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Separation Issues: Lockdown Tips!

Whilst our dogs are all loving us being stuck at home at the moment, the sudden shock of us all going back to work and leaving them again could in fact see a sudden increase in separation related issues!

Our dogs are getting so used to us being around them all day, everyday, that suddenly when we aren't anymore they could become distressed, start vocalising, become destructive or even start toileting in the house. Puppies will struggle particularly with this if they've never been left before, and if people being around 100% of the time is all they've ever known.


So what can you do to prevent your dog from becoming distressed? - Start being unavailable to your dog some of the time. So, leave your dog in one room whilst you go into another, go and sit in the garden and leave your dog in the house. This will obviously depend on how comfortable your dog is; you can start with leaving for literally seconds at a time and building up on duration gradually.

- Give them things to do that don't involve input from you and that help build independence, for example stuffed kongs, lickimats, puzzle toys. You can even attach these toys to crates or to objects in certain rooms so the dog has to move away from you to go and eat from them.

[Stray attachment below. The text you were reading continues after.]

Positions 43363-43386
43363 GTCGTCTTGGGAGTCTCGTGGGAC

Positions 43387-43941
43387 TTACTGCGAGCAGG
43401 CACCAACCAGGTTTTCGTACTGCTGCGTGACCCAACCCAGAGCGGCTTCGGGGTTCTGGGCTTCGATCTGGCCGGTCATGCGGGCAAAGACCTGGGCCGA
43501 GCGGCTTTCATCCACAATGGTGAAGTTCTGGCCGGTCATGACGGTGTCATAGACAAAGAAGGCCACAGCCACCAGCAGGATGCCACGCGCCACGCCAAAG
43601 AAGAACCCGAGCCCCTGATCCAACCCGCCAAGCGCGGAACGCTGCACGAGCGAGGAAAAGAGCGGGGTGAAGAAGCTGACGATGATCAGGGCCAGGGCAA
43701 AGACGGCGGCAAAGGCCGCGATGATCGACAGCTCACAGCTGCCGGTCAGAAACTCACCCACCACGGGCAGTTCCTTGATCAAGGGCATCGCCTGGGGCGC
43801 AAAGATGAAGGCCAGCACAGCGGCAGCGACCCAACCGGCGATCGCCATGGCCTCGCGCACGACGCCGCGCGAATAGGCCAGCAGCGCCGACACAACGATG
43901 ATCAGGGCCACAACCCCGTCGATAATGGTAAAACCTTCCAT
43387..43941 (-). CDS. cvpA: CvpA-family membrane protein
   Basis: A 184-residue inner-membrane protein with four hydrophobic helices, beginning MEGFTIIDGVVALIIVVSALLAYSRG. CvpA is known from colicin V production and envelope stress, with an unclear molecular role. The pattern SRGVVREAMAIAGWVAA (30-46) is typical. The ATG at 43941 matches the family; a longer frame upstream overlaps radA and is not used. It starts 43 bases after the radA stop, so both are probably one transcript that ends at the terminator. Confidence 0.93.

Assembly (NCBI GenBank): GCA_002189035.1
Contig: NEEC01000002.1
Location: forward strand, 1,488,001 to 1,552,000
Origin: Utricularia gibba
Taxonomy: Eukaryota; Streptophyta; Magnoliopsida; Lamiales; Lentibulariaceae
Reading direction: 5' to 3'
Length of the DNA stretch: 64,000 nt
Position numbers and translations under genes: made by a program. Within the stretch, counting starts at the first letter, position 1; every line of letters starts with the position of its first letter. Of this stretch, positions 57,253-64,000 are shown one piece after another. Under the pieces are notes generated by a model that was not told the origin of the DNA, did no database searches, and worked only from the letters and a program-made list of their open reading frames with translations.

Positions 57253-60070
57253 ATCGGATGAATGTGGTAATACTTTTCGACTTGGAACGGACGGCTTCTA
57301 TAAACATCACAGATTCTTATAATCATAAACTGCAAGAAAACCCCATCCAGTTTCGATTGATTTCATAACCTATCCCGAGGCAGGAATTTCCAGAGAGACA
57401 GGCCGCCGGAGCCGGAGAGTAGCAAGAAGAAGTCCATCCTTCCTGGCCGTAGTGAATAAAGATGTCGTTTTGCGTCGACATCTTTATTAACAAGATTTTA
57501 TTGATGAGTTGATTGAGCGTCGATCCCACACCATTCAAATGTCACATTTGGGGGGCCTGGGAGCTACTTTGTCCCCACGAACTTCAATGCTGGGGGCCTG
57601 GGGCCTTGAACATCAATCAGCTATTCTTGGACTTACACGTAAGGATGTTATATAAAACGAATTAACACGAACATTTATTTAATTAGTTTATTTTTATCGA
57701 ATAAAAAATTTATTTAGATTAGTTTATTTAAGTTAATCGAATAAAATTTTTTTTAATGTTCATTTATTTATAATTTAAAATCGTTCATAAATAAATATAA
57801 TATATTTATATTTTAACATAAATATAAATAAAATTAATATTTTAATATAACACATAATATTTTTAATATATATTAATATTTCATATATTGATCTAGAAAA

- Work on boundary training, get them used to settling away from you on their bed, mat or in their crate. If you had been crate training then keep reinforcing the crate as a good place to be! You might have to start with their bed or crate right next to you in the same room, but you can gradually move it further and further away, eventually even into a different room or behind a stair gate.


- Build your dogs confidence! Play some games with them to help boost their optimism: games like cardboard chaos, surprise novelty party and paws up are all good places to start! Introduce new kinds of puzzle food toys that they can use. - Try and start building a routine, similar to what the dog will experience when you eventually go back to work. So get up, feed them, exercise them and get them settled at a similar time to what is going to be likely in the future. That way you can work on any problems that might develop before you go back to work and whilst you have the time to!

If your dog is already experiencing separation related issues then now would be the time to get in touch with a behaviourist to help both you and your dog put a plan in place before you go back to work!


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Wrexham, North Wales